Triad Stage paired with the Wake Forest Baptist Medical Center to stage the play Wit at the HanesBrand theatre on Spruce Street this month.
Wit is a somber tale centered on a woman professor, Vivian Bearing, of John Donne poetry, who must withstand eight months of intense chemotherapy for her metastatic Stage IV ovarian cancer.
“When we saw it coming to the stage, we thought, let’s take advantage of this event and still use it as a course requirement,” said Suzanne Reich, the associate director of the Physician Assistant’s program at Wake Forest Baptist Medical Center.
Wake Forest Baptist Medical Center has been using the film, Wit, for years as an educational tool for students to learn more about the humanistic side of patient care. By watching a play instead of a movie, the students were able to reflect on the significance of Wit by personally talking with the actors and actresses. The discussions focused on the experience of fulfilling their character roles and the impact these positions had on them.
“We use it to focus on provider-patient communication, both the good and the bad. We [ask questions such as] what did you learn from this? What were the pitfalls? What will you remember when you are provider of what to do and what not to do?” said Reich.
The play is staged on one backdrop, a hospital room, and mostly consists of dialogue between the main character, played by Kate Goehring, her doctors, students and family members in her life.
Through this dialogue, Wit explores the deeper meaning of life and the ways that an illness can reveal what is important in one’s own life. “This play about losing life has taught me much about what there is to gain,” said director Dani Keil in the director’s note to the audience.
The audience walked away with somber expressions and tears in their eyes. “I like to see what our local performers can do,” said Philis Dunning, who saw Wit in the 1990s when it was first released and said that, although she couldn’t remember clearly what happened due to her old age, she remembers how powerful the show was.
On top of strong reactions to the play, Goehring embodied her role by shaving her head.
“I thought the question to the actor playing the patient about how she was treated out in public as a bald person was so interesting,” said Abbie Eaton, a Wake Forest Baptist Medical Center PA student. “I would have thought most people would have tried to avoid eye contact, walk the other way, etc. versus going more out of their way to smile.” Goehring told students that people tended to be friendlier towards her and smile at her more than when she had hair.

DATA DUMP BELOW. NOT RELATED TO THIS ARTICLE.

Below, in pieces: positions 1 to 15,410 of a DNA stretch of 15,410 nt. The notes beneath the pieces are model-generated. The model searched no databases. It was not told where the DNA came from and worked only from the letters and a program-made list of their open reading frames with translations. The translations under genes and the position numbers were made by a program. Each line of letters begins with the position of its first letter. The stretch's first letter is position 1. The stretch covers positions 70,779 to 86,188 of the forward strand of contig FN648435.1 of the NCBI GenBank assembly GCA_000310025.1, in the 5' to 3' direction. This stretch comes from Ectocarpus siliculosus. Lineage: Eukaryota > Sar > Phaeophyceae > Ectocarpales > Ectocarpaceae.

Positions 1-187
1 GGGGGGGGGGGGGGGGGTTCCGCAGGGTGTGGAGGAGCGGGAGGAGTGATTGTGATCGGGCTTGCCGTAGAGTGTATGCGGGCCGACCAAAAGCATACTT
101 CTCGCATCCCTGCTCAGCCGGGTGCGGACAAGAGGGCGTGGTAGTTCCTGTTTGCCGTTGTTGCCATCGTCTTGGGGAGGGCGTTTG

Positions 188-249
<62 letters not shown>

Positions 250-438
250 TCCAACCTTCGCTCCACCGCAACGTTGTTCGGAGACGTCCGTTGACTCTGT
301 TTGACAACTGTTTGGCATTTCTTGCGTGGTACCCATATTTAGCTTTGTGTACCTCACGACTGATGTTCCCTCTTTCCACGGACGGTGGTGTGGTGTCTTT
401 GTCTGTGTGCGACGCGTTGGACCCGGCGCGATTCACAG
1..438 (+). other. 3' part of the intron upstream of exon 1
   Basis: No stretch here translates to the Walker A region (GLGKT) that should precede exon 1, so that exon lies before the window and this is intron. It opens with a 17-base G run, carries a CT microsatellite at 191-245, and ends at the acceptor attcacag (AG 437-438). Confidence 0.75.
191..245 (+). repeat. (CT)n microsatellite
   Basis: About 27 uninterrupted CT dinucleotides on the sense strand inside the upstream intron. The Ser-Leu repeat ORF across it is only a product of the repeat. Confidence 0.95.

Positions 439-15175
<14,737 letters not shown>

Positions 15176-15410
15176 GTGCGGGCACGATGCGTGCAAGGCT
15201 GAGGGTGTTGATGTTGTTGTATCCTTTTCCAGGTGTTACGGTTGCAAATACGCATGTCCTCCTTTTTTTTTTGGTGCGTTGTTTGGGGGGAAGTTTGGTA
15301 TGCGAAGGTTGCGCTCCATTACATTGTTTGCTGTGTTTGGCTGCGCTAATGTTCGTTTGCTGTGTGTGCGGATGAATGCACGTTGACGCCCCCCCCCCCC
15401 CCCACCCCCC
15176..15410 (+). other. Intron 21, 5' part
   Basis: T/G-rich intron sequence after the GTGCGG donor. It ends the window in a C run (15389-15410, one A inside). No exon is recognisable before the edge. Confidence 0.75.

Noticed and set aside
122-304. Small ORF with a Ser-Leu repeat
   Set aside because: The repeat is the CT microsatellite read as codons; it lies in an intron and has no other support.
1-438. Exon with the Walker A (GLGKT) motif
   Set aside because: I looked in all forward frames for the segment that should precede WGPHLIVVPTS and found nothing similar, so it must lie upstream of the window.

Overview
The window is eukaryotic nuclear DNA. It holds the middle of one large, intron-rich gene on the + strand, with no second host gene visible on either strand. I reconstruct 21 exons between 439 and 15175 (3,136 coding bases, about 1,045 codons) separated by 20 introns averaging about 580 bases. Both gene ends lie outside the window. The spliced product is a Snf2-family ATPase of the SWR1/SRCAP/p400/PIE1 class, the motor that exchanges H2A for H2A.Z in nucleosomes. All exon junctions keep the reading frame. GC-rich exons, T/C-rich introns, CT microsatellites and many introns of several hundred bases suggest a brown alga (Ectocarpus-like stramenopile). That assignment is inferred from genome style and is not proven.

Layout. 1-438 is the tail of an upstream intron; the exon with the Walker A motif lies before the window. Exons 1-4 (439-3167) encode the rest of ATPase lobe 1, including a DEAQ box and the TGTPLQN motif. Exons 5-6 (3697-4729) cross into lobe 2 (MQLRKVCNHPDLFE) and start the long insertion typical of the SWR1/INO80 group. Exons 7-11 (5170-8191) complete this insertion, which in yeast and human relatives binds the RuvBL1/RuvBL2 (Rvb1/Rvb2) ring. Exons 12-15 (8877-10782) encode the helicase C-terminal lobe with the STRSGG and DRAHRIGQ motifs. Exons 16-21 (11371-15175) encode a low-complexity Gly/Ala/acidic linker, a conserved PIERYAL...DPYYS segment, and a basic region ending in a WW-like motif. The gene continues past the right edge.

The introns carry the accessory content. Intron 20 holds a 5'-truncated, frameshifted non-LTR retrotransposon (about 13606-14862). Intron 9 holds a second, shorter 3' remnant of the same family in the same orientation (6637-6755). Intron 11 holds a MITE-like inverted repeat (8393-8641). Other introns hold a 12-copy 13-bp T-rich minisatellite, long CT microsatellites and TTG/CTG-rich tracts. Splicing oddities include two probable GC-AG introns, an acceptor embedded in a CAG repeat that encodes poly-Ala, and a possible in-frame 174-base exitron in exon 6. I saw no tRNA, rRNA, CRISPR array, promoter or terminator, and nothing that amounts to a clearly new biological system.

Goehring is an actress out of New York, New York who has starred in television shows, theater productions and movies. In Wit, Goehring not only forms a personal connection to her character, she said she formed a connection to the Winston-Salem community through living here as well as speaking with the Wake Forest Baptist Medical Center students and professors after the play.
“It’s always a privilege to work for Triad Stage, and the inclusion of Wake in its planning is masterful; what’s revealed is the unparalleled level of openness and compassion community-wide. Winston- Salem’s audiences are showing me what true connection can be,” said Goehring in her YouTube video to the public.
Eaton said that the play will help her when she starts treating patients. “Yes I think it [Wit] was helpful. It’s one thing to read about patient scenario’s, or sit in lecture about listening to patients and dealing with end of life care, versus seeing it in person,” said Eaton.
Attached is a personal video by Kate Goehring on “Why W;t,” which can be found on YouTube at the following web address: https://www.youtube.com/watch?v=_1EA6jfR_o8&feature=youtu.be
Also attached in the interview with Suzanne Reich: http://www.wxii12.com/news/interview-physician-assistant-field/35731790